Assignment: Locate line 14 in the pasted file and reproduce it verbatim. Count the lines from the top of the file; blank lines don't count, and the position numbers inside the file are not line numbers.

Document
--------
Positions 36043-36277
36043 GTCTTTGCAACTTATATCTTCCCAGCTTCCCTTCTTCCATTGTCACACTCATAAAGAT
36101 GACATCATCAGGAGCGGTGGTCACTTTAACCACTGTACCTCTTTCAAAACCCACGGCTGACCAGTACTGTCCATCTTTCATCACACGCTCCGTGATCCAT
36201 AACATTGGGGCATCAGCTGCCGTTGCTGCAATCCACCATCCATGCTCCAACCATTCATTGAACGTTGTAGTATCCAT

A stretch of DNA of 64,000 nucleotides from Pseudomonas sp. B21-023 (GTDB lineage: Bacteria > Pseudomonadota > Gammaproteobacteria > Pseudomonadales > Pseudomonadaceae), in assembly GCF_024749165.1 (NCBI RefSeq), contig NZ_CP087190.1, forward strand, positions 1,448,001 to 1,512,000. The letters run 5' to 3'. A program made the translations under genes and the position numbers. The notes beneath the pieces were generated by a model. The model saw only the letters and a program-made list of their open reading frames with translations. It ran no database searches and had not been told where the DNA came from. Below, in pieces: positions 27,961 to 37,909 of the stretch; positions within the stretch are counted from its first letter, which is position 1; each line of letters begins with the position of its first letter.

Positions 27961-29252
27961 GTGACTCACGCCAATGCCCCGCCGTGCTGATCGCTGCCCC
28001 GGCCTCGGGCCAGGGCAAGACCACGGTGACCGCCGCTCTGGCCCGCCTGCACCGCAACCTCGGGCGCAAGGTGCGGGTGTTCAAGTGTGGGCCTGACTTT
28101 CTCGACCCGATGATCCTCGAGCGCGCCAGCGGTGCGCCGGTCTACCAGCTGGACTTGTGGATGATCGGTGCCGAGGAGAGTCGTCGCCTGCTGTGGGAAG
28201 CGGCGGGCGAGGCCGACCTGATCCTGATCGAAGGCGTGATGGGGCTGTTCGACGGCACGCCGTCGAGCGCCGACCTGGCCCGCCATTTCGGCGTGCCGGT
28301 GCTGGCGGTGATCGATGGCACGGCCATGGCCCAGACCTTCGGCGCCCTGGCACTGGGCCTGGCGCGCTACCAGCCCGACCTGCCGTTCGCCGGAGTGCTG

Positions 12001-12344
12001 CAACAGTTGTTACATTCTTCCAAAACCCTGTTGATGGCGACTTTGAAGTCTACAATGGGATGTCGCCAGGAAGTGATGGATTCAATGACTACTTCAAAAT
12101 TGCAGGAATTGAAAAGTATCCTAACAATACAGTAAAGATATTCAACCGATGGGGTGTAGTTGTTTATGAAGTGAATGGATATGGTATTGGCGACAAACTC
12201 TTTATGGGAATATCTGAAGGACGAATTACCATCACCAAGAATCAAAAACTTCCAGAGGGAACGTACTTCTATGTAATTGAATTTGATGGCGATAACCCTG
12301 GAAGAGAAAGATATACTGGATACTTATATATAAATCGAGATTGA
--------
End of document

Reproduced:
12101 TGCAGGAATTGAAAAGTATCCTAACAATACAGTAAAGATATTCAACCGATGGGGTGTAGTTGTTTATGAAGTGAATGGATATGGTATTGGCGACAAACTC